Three years after a commodity slump left their finances in shambles, mining companies are swimming in so much cash that investors aren’t sure where the industry will spend it all.
With metals from zinc to palladium trading at multi-year highs, four of the world’s top producers generated combined free cash flow last year of about $87 million a day. Some of the unprecedented windfall is earmarked for dividends, which companies including BHP Billiton Ltd. and Glencore Plc cut or eliminated during the slump.
Where the rest of the money goes — into new mine projects, acquisitions or a bank account — remains one of the big unanswered questions for executives, investors and bankers attending Africa’s biggest mining conference, which begins Monday in Cape Town. Companies may be reluctant to spend too much, given the disastrous results of rapid expansions a few years ago.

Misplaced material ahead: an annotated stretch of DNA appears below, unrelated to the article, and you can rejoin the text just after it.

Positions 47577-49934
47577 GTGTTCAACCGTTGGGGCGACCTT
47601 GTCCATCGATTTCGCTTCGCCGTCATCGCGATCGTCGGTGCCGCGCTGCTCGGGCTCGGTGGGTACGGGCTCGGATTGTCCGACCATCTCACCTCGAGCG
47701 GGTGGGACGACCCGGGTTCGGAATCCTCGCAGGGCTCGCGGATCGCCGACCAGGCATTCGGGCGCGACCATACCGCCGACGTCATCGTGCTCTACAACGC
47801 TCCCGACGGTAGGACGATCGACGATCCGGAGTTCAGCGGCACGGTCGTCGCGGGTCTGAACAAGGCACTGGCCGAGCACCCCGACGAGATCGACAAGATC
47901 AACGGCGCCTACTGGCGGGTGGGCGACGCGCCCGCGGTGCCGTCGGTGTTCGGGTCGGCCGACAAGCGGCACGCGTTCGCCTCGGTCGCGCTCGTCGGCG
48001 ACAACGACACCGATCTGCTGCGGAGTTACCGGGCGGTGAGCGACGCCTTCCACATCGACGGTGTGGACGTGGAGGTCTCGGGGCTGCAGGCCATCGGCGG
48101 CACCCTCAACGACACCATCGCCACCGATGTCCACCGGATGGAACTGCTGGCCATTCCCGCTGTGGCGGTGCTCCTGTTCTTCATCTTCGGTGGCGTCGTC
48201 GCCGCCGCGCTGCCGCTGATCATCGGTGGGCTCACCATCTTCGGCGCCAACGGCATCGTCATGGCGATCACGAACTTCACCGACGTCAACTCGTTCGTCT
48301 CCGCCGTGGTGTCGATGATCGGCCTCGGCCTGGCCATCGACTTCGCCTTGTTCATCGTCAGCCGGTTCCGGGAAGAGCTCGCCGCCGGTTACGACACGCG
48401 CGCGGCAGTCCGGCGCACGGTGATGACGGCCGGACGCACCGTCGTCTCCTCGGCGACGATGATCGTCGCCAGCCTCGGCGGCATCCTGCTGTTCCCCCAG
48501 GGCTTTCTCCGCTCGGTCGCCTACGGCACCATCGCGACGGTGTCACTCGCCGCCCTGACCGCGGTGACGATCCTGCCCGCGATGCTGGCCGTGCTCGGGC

“You can’t give it all back,” said Ben Davis, an analyst at Liberum Capital Markets in London. “There will be some M&A towards the back end of the year. No one wants any new mines, but you have to use this money for something, and it’s not all going as dividends.”
BHP, Glencore, Rio Tinto Group and Anglo American Plc generated $31.9 billion of free cash flow during their 2017 fiscal years, which exceeds their haul during the last commodity boom in 2011, according to analysts estimates compiled by Bloomberg.
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